By Miriam Toews
Bloomsbury. 240 pp. $24
Reviewed by Ron Charles
The true crime at the center of Miriam Toews’ novel is unspeakable. It sounds like something from the Middle Ages or a dystopia by Margaret Atwood.
But, in fact, these horrors took place only a decade ago in the Manitoba Mennonite colony in Bolivia. For several years, more than 100 women and girls woke up in the morning bruised and sore, lying in their own blood. Strictly isolated in this patriarchal religious community, the women were told they must be imagining things or that evil spirits were punishing them for their sins. But finally the truth came out: At least eight men had been using a veterinary sedative intended for cows to knock out whole families and then rape the women and girls — some as young as 3 years old.
The leaders of the Manitoba colony intended at first to handle this horrendous crime themselves, but the Bolivian government eventually became involved, and the rapists were sentenced to 25 years in prison.
Toews brings an unusual perspective to her fictional treatment of this atrocity. A Canadian author, she was raised by Mennonites, an experience that informed her brilliant 2004 novel, A Complicated Kindness. Although she has long since left the church, she understands the contours of the Mennonites’ exceptionally private faith, and she also knows the ills that can fester in such hermetically sealed communities.
But Toews has no interest in exploiting this crime for dramatic purposes. Crucially, Women Talking opens after the attacks have been exposed and outside authorities have become involved. The entire novel takes place during a brief two-day window when the leaders of the colony have taken their animals into town to raise money to bail out the rapists, whom they insist on referring to as “unwelcome visitors.” During this period, eight women gather in a hayloft to decide what they should do next. They are all victims — and mothers or daughters of victims — and they are all related in some way to the men who violated them.
The community’s leader has decreed that the women must forgive their attackers or forfeit their own salvation. For people who take religious authority and spiritual salvation seriously, this is a formidable challenge, which Toews conveys with all due solemnity. In the opening pages of the novel, her eight female characters have arrived at three options:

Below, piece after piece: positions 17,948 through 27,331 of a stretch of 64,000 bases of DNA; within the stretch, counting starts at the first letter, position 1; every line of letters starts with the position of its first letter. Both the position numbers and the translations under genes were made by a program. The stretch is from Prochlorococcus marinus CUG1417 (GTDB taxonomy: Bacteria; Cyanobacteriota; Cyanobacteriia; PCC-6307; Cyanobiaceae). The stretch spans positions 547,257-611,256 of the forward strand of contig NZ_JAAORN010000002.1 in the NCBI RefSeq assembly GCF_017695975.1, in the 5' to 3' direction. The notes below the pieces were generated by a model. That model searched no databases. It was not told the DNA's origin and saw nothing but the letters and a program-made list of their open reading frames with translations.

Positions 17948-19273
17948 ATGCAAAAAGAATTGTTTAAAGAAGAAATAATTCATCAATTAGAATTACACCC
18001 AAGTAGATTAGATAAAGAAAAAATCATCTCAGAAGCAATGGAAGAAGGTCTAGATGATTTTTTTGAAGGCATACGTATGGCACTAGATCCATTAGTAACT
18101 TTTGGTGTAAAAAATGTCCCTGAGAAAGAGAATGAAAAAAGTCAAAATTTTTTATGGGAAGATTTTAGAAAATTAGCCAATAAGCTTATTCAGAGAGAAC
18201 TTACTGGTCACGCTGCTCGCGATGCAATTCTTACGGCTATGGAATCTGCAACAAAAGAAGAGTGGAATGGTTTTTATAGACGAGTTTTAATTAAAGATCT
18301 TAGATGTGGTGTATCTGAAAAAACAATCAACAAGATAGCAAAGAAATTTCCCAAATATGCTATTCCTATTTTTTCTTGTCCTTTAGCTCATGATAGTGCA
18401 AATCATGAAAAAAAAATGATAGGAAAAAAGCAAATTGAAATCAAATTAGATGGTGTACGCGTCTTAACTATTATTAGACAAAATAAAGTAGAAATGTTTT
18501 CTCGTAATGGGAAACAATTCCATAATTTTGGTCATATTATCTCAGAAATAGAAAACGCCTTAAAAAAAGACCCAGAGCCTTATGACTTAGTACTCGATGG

1. Do Nothing.
2. Stay and Fight.
Of course, each of these choices is dangerous, as any victim of sexual assault knows, but the situation is particularly fraught for these women, who are illiterate, possess no property, and have no knowledge of the world outside their community. They know only farming and what they have been told is in the Bible. Is that enough to determine how they should respond to this extraordinary situation? They have roughly 24 hours before the men return and block their escape.
This is fiction as deliberation, and yet it feels packed with drama – and a deeply sympathetic understanding of the way women talk, a subject that has drawn the attention of scholars as diverse as Luce Irigaray and Deborah Tannen. “We must love,” one of the women insists, but how can that imperative be fulfilled in the face of such abuse?
Yes, these eight brave women disagree, even caustically sometimes, but they also listen and forgive and move on as they constantly circle around the question at hand, define their terms, and challenge their assumptions. Sitting in a barn as the light fades, they have taken on nothing less than deconstructing the patriarchal strictures of their church while somehow retaining their faith. It is literally a matter of life and death and afterlife.
As their conversation evolves, we get to know these eight women, particularly Salome, who announces she might “shoot each man in the heart and bury them in a pit.” That response is understandable but anathema to these pacifists, particularly Salome’s sister, Ona, an otherworldly young woman ignored and dismissed for her strange personality. Ona challenges others in the group to create a revolutionary manifesto to lead them forward toward “a new religion, extrapolated from the old but focused on love.” To her peers, such a proposal sounds foolhardy or worse. “Ona is thought to have lost her fear — which is akin, for colonists, to having lost one’s moral compass and then transformed into a demon.”
Though Toews remains frustratingly unknown in the United States, she has long been one of my favorite contemporary authors. The compressed structure of Women Talking makes it unlike her earlier novels, but once again she draws us into the lives of obscure people and makes their survival feel as crucial and precarious as our own.